Technical Data
C2262-55E
CD11c (Integrin alpha-X, gp150/95 subunit)
Description:
CD11b is implicated in various adhesive interactions of monocytes, macrophages and granulocytes as well as in mediating the uptake of complement coated particles. It is identical to CR3, the receptor for the iC3b fragment of the third complement component. It probably recognizes the RGD peptide in C3b. CD11b is also a receptor for fibrinogen, factor X and ICAM1. It recognizes P1 and P2 peptides of fibrinogen gamma chain. The Mac1 CD11b antigen is present on macrophages, granulocytes, natural killer cells, blood monocytes. CD11b is expressed on 8% spleen cells, 44% bone marrow cells and less than 1% of thymocytes and is commonly used as a microglial marker in nervous tissue.

Applications:
Suitable for use in Flow Cytometry, Immunoprecipitation and Immunohistochemistry. Other applications not tested.

Recommended Dilutions:
Immunohistochemistry: Frozen
Optimal dilutions to be determined by the researcher.

Storage and Stability:
May be stored at 4C for short-term only. Aliquot to avoid repeated freezing and thawing. Store at -20C. Aliquots are stable for at least 12 months. For maximum recovery of product, centrifuge the original vial after thawing and prior to removing the cap.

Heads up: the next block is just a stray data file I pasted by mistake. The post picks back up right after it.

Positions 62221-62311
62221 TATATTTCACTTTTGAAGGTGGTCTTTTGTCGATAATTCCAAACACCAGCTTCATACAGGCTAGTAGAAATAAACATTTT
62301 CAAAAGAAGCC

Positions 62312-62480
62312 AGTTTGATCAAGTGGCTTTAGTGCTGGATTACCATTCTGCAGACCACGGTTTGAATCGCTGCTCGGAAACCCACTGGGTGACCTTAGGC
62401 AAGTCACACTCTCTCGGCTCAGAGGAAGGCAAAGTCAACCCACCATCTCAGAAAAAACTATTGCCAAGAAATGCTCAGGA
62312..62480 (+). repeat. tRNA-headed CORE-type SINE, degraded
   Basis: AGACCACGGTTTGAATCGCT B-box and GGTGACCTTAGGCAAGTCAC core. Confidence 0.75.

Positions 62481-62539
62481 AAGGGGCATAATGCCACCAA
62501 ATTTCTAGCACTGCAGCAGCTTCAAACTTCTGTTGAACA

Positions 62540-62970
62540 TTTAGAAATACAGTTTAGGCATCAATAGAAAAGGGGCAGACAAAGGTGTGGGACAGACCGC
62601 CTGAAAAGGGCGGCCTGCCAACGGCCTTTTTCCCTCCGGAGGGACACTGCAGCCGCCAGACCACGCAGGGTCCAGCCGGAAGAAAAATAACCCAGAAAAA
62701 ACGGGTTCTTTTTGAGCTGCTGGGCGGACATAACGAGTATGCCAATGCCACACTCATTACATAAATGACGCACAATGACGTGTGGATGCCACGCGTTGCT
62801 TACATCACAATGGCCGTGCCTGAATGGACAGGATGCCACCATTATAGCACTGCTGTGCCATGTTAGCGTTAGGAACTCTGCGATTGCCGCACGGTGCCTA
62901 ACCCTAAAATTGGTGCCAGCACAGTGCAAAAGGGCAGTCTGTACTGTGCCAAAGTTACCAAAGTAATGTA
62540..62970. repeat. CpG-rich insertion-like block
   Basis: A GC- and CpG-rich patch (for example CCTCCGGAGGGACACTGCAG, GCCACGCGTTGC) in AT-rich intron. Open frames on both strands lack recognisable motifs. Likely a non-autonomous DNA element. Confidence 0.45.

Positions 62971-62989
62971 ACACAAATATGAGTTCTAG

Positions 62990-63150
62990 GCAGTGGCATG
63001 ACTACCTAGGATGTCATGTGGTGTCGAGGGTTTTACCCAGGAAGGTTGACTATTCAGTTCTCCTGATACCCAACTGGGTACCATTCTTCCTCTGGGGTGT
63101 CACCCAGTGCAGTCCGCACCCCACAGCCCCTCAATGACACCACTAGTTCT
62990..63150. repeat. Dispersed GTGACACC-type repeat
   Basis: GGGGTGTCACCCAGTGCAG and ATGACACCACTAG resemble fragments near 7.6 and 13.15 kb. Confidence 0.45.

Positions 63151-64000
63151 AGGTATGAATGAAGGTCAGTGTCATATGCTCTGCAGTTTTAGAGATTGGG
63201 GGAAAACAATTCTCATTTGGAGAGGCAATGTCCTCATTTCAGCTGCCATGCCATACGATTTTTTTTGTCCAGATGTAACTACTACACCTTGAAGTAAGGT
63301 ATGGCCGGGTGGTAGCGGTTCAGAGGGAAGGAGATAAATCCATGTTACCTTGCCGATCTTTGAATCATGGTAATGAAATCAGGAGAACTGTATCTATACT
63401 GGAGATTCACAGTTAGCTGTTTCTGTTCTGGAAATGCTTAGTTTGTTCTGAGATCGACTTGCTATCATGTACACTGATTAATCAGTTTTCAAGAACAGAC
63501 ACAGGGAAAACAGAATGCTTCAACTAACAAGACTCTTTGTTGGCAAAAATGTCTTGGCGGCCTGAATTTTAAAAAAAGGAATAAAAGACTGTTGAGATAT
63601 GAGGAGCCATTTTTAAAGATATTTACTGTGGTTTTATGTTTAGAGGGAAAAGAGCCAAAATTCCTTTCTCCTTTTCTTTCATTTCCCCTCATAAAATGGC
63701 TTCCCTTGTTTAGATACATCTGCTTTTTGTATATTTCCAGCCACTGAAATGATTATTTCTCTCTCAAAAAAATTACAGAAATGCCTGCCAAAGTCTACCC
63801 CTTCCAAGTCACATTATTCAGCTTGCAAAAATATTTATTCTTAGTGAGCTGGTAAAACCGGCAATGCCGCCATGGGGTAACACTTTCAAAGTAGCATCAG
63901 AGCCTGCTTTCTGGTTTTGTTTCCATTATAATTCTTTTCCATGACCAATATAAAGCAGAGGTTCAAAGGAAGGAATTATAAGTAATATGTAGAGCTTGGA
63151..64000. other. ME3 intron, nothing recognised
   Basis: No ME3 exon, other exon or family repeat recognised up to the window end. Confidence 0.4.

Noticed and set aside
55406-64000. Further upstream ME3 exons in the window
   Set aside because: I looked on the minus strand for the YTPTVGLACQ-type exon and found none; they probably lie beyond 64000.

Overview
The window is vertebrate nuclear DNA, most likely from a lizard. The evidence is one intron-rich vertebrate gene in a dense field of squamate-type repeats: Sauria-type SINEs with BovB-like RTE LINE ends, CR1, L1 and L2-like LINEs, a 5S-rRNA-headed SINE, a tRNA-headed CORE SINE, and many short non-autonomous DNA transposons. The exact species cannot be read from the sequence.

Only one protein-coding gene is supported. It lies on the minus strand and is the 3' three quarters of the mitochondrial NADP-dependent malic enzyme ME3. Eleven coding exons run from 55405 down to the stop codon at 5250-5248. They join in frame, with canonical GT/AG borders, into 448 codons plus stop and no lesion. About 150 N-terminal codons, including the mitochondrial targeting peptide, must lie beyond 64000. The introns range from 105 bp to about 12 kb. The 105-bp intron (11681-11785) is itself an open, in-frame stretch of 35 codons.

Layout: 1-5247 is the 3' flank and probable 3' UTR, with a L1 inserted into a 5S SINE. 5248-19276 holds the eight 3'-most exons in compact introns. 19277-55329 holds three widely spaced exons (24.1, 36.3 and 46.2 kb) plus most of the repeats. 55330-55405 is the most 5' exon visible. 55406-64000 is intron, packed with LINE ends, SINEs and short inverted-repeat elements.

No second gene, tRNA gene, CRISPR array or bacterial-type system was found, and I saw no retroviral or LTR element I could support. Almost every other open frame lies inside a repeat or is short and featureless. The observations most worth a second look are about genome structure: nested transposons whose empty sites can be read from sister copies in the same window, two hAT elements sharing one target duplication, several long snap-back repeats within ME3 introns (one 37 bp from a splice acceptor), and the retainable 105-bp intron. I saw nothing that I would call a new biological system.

TypeIsotypeCloneGrade
MabIgG18J588Affinity Purified
SizeStorageShippingSourceHost
100ug-20CBlue IceHumanMouse
Concentration:
~1mg/ml
Immunogen:
Tissue / cell preparation (Human). Synovial cells and human monocytes. Cellular Localization: Type I membrane protein.
Purity:
Purified by Protein A affinity chromatography.
Form
Supplied as a liquid in PBS, pH 7.4, 1mg/ml BSA.
Specificity:
Recognizes the X chain of the human CD11c/CD18 (p150/95) integrin heterodimer. Species Crossreactivity: Rhesus monkey.
Intended for research use only. Not for use in human, therapeutic, or diagnostic applications.
1. Arnaout MA Leukocyte adhesion molecules deficiency: its structural basis, pathophysiology and implications for modulating the inflammatory response. Immunol Rev 114:145-80 (1990). 2. Patarroyo M et al. Leukocyte-cell adhesion: a molecular process fundamental in leukocyte physiology. Immunol Rev 114:67-108 (1990). 3. Kishimoto TK et al. The leukocyte integrins. Adv Immunol 46:149-82 (1989). 4. Hogg N et al. The p150,95 molecule is a marker of human mononuclear phagocytes: comparison with expression of class II molecules. Eur J Immunol 16:240-8 (1986).